Bridge Team Resource Management and Patient Safety
Several weeks ago, I was sitting in a local Starbucks. At a table nearby, an older man was talking animatedly with a younger one. An inveterate eavesdropper, I couldn’t stop myself from listening in. Both men, it quickly became clear, were in the maritime industry — captains on some sort of ship. What intrigued me was that the older one, who was mentoring or coaching the younger, was using all the lingo of the aviation safety model Crew Resource Management (CRM) that I have written about with my co-authors in Beyond the Checklist: What Else Health Care Can Learn from Aviation Teamwork and Safety.
I overheard phrases like, “you never want to make decisions by yourself. You always want to use all your available resources and information.” Or, “Well, you might want to call and find out what they think.” Teamwork was the subject of this conversation and the person I was sure was a veteran captain was coaching the younger one about how to work on a team. When the two men finished their conversation and the younger one left, I approached the older man and asked him if he was in the maritime industry. Yes, he replied, I’ve been a San Francisco Bay Pilot for over 30 years. I told the captain about my work on aviation and healthcare and patient safety and we agreed to meet for a coffee sometime soon.
About a week later, we met again and talked a lot about teamwork and safety and what is known in the maritime industry as Bridge Team Resource Management. Just as in the aviation industry, those concerned with safety in the maritime industry learned that technical proficiency in a variety of tasks isn’t enough. Accidents occur because of poor teamwork and communication and because captains don’t know how to leader in a way that allows people to question their decisions or point out safety hazards. Now there is systematic team training for those who work in commercial shipping of all kinds — whether on the tankers that bring 90percent of our goods to us, or on Cruise ships that carry passengers all across the globe. It appears that aviation team training may be somewhat ahead of that in the maritime industry. Nonetheless, captains and crew members are taught how to function on teams, which has made the industry safer.
The Captain I spoke with told me some interesting things about what he has learned about being a team leader and how he now leads maritime teams. The most interesting thing he told me underscores one of the non-negotiables of genuine team leadership. Real leaders never use their status and authority as a shield that repels input from so-called subordinates. Quite the opposite. The job of the mature leader — as true leadership is called in the aviation industry — is to make sure subordinates are comfortable cross-monitoring each other and the chief. This particular captain explained this in no uncertain terms. He told me that because he is one of the most senior pilots on the Bay, he knows that his reputation proceeds him. To assure pyschological safety, he thus deliberately tells all the crew on the bridge that he wants to be cross-monitored and wants them to tell him if they see anything that makes them concerned or uncomfortable. He expresses this in no uncertain terms.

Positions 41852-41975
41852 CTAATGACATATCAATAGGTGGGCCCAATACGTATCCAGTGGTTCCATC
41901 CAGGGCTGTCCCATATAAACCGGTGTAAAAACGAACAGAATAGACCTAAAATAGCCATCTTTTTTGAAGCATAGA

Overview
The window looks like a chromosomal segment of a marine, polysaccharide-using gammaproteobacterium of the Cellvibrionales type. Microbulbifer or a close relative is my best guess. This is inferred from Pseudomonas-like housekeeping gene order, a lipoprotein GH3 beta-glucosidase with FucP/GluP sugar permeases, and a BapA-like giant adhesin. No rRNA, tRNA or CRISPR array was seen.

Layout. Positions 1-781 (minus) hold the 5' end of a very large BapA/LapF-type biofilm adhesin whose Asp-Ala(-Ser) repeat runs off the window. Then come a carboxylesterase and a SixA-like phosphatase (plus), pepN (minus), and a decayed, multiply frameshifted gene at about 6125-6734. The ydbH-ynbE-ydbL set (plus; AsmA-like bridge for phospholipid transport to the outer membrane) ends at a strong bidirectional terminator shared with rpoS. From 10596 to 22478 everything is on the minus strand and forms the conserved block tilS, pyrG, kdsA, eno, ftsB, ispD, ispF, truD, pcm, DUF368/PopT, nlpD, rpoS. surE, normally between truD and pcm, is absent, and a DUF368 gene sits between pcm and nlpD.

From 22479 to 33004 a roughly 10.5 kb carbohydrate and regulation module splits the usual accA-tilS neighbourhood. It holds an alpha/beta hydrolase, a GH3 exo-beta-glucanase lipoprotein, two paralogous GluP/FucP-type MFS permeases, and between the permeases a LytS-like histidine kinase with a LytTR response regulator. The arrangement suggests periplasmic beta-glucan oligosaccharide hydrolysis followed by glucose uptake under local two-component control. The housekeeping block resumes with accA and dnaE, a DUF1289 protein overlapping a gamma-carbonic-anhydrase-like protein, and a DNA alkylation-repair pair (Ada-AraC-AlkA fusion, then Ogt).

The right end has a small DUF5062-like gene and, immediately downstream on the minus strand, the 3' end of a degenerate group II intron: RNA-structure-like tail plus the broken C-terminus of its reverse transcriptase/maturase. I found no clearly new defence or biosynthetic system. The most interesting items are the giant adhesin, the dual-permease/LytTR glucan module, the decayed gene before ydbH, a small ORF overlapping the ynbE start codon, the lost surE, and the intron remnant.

When this captain talked to me about how he introduces himself when he takes over control of a ship he is bringing into San Francisco Bay, I could only think about a recent safety meeting I’d observed in healthcare. A surgeon who works as a safety expert was addressing a group of other physicians on patient safety. He asked the surgeons in the group if they made sure to be on a first name basis with everyone in their ORs. This flattening of the hierarchy is critical to patient safety since it’s a lot easier to tell Joe he’s about to cut off the wrong leg than Dr. God. The surgeons in the room responded to this suggestion with barely contained fury. “Our patients want us to be Dr….X,Y,Z,” they insisted. “Patients don’t want ‘Bob’ to operate on them,” one physician recently told me. ‘They want to be operated on by ‘Dr. Smith.’ When the surgeon asked them how they knew this, was their a study documenting that patients — even at the risk of their own safety — prefer their surgeons to use Dr. X,Y,Z, rather than Joe, they, of course, could site none. They just knew, that’s all, which seemed to be enough. In fact, this belief is completely contradicted by other studies, which show that patients want to be involved in their care but are discouraged from so-doing by messages subtly — or not so subtly — delivered by doctors and nurses. As patient safety physician Michael Leonard told me,”I have never met a patient who would object to staff being on first name basis with a physician once the safety implications of this practice were explained.”
I will be writing more about Bridge Team Resource Management in the future. What is clear to me, however, is that many safety sensitive industries have embraced some form of Team Resource Management training that teaches those who used to flaunt their status to recognize that working in a toxically hierarchical environment can discourage team members from speaking up. Physicians — and hospital leadership — are way behind the times in this regard. They have been socialized to allow status to trump safety and they are continuing to socialize new cohorts of physicians and patients into this model. Things are beginning to change, of course, but not quickly enough. I hope this New Year will bring more discussion on this topic.